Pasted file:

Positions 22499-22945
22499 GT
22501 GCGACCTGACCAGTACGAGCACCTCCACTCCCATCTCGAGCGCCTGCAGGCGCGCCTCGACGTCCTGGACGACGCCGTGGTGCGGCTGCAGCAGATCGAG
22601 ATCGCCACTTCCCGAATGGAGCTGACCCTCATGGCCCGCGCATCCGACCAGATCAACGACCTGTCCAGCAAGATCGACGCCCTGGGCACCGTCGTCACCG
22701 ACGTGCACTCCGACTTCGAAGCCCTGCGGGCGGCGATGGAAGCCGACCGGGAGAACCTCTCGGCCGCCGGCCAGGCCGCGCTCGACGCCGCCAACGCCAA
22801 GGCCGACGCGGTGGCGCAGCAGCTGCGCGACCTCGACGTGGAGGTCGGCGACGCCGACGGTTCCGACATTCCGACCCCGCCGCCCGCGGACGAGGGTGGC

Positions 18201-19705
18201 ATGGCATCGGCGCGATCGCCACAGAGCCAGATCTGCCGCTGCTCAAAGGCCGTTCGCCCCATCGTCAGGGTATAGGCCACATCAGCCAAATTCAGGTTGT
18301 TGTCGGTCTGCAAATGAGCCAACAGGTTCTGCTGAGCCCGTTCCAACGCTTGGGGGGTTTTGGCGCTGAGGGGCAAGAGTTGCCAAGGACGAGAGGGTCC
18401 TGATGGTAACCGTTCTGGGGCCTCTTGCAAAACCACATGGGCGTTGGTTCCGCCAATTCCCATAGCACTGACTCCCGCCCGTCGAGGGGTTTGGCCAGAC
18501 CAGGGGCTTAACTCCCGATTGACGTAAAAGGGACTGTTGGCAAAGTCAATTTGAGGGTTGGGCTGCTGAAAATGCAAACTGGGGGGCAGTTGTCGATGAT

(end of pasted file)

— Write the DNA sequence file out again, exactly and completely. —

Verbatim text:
Positions 22499-22945
22499 GT
22501 GCGACCTGACCAGTACGAGCACCTCCACTCCCATCTCGAGCGCCTGCAGGCGCGCCTCGACGTCCTGGACGACGCCGTGGTGCGGCTGCAGCAGATCGAG
22601 ATCGCCACTTCCCGAATGGAGCTGACCCTCATGGCCCGCGCATCCGACCAGATCAACGACCTGTCCAGCAAGATCGACGCCCTGGGCACCGTCGTCACCG
22701 ACGTGCACTCCGACTTCGAAGCCCTGCGGGCGGCGATGGAAGCCGACCGGGAGAACCTCTCGGCCGCCGGCCAGGCCGCGCTCGACGCCGCCAACGCCAA
22801 GGCCGACGCGGTGGCGCAGCAGCTGCGCGACCTCGACGTGGAGGTCGGCGACGCCGACGGTTCCGACATTCCGACCCCGCCGCCCGCGGACGAGGGTGGC

Positions 18201-19705
18201 ATGGCATCGGCGCGATCGCCACAGAGCCAGATCTGCCGCTGCTCAAAGGCCGTTCGCCCCATCGTCAGGGTATAGGCCACATCAGCCAAATTCAGGTTGT
18301 TGTCGGTCTGCAAATGAGCCAACAGGTTCTGCTGAGCCCGTTCCAACGCTTGGGGGGTTTTGGCGCTGAGGGGCAAGAGTTGCCAAGGACGAGAGGGTCC
18401 TGATGGTAACCGTTCTGGGGCCTCTTGCAAAACCACATGGGCGTTGGTTCCGCCAATTCCCATAGCACTGACTCCCGCCCGTCGAGGGGTTTGGCCAGAC
18501 CAGGGGCTTAACTCCCGATTGACGTAAAAGGGACTGTTGGCAAAGTCAATTTGAGGGTTGGGCTGCTGAAAATGCAAACTGGGGGGCAGTTGTCGATGAT